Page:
Total: 4 [2.95 TiB] / in use: 4 [2.95 TiB] / in no VG: 0 [0 ]

So, Step 2: After much searching, the trick I found was vgchange -a y – change the VG to become active.
[[email protected] mapper]# vgchange -a y vg_helium
2 logical volume(s) in volume group "vg_helium" now active

Running ls in /dev/mapper showed the newly appeared LVs:
[[email protected] mapper]# ls
bulkdata-lvm0 domU-Fedora13PV domU-fedora13pv.2 domU-helium domU-helium2 domU-nexentaroot vg_helium-lv_root vg_elemental-root
control domU-fedora13pv.1 domU-fedora14 domU-helium1 domU-nexenta3 domU-OIroot vg_helium-lv_swap vg_elemental-swap

From there, it was a simple fsck /dev/mapper/vg_helium-lv_root:
[[email protected] mapper]# fsck /dev/mapper/vg_helium-lv_root
fsck from util-linux-ng 2.17.2
e2fsck 1.41.10 (10-Feb-2009)
[removed for brevity]
lv_root: ***** FILE SYSTEM WAS MODIFIED *****
lv_root: 65133/1246032 files (0.2% non-contiguous), 567364/4982784 blocks

And cleaning up after the fix was a simple vgchange -a n vg_helium and kpartx -d /dev/domU/helium:
[[email protected] mapper]# vgchange -a n vg_helium
0 logical volume(s) in volume group "vg_helium" now active
[[email protected] mapper]# kpartx -d /dev/domU/helium

Starting up the VM, it was now working:
[[email protected] mapper]# virsh start helium
Domain helium started

[[email protected] mapper]# virsh console helium
Connected to domain helium
Escape character is ^]
PCI: Fatal: No config space access function found
drivers/rtc/hctosys.c: unable to open rtc device (rtc0)
Welcome to Fedora
Press 'I' to enter interactive startup.
Starting udev: [ OK ]
Setting hostname helium: [ OK ]
Setting up Logical Volume Management: 2 logical volume(s) in volume group "vg_helium" now active [ OK ]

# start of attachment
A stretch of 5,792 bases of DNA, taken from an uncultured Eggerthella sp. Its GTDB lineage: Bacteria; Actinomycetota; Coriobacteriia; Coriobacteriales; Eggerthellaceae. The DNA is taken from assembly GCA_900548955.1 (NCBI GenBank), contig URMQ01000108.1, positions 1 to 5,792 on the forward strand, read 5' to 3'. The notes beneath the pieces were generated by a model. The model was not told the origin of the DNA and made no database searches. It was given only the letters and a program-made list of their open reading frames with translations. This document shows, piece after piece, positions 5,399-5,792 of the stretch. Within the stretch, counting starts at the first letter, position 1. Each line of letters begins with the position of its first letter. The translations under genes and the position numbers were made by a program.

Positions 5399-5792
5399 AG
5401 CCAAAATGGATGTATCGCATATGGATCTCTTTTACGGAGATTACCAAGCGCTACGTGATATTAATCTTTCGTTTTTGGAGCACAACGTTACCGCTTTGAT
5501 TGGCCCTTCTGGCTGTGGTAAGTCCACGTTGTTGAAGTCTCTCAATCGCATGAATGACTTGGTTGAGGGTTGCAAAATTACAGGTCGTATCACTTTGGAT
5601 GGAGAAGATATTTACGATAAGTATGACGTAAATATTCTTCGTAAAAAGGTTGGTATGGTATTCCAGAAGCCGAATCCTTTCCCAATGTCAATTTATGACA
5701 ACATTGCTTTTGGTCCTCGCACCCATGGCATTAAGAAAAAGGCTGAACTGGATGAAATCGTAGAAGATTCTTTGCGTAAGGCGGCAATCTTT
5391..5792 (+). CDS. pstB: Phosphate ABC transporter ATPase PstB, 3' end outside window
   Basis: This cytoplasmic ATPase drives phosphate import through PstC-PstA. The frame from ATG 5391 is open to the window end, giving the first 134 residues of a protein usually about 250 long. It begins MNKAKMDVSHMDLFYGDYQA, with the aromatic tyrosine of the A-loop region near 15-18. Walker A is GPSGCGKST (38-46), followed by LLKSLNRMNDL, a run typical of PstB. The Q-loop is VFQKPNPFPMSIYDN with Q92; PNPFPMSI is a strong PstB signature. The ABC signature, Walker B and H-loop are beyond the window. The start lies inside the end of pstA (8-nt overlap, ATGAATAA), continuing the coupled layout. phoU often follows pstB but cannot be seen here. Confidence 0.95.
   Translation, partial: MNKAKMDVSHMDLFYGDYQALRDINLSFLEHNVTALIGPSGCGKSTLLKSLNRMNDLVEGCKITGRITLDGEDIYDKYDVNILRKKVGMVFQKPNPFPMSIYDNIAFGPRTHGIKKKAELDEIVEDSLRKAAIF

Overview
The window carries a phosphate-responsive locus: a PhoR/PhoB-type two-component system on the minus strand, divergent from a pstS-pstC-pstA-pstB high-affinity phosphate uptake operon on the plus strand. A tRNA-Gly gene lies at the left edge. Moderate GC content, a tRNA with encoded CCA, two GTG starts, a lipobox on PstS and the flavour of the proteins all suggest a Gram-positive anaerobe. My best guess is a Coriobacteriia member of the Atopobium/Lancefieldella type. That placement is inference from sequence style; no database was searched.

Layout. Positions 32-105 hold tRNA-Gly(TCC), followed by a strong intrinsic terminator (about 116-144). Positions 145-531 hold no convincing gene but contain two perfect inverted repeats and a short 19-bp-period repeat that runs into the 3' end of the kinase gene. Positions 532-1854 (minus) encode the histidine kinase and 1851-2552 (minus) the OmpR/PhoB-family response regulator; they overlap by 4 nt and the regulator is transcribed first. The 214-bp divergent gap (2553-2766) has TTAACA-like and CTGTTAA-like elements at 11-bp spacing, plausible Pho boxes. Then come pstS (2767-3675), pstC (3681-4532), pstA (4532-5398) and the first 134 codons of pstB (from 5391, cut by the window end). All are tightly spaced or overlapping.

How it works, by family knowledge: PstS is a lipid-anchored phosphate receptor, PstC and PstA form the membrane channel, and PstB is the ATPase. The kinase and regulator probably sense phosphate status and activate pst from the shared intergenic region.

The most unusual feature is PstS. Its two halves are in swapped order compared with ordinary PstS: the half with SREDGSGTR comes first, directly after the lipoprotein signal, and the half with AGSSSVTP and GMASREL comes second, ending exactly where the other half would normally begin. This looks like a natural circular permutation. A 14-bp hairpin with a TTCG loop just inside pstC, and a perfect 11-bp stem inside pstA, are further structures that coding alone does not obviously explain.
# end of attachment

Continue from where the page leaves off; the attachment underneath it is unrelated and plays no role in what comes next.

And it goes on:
Checking filesystems
Checking all file systems.
[/sbin/fsck.ext4 (1) -- /] fsck.ext4 -a /dev/mapper/vg_helium-lv_root
/dev/mapper/vg_helium-lv_root: clean, 65133/1246032 files, 567364/4982784 blocks
[/sbin/fsck.ext3 (1) -- /boot] fsck.ext3 -a /dev/xvda1
ext2fs_check_if_mount: Can't check if filesystem is mounted due to missing mtab file while determining whether /dev/xvda1 is mounted.
/dev/xvda1: clean, 44/128016 files, 78681/512000 blocks
[/sbin/fsck.ext3 (1) -- /home] fsck.ext3 -a /dev/xvdb
ext2fs_check_if_mount: Can't check if filesystem is mounted due to missing mtab file while determining whether /dev/xvdb is mounted.
/dev/xvdb: clean, 7088/178651136 files, 448748230/714604544 blocks [ OK ]
Remounting root filesystem in read-write mode: [ OK ]
Mounting local filesystems: [ OK ]
Enabling local filesystem quotas: [ OK ]
Enabling /etc/fstab swaps: [ OK ]
Entering non-interactive startup
Calling the system activity data collector (sadc):
Starting monitoring for VG vg_helium: 2 logical volume(s) in volume group "vg_helium" monitored [ OK ]
Bringing up loopback interface: [ OK ]
Bringing up interface eth0:
Determining IP information for eth0... done. [ OK ]
[removed for brevity]
Fedora release 13 (Goddard)
Kernel 2.6.34.7-61.fc13.x86_64 on an x86_64 (/dev/hvc0)
helium login:

And we’re live again.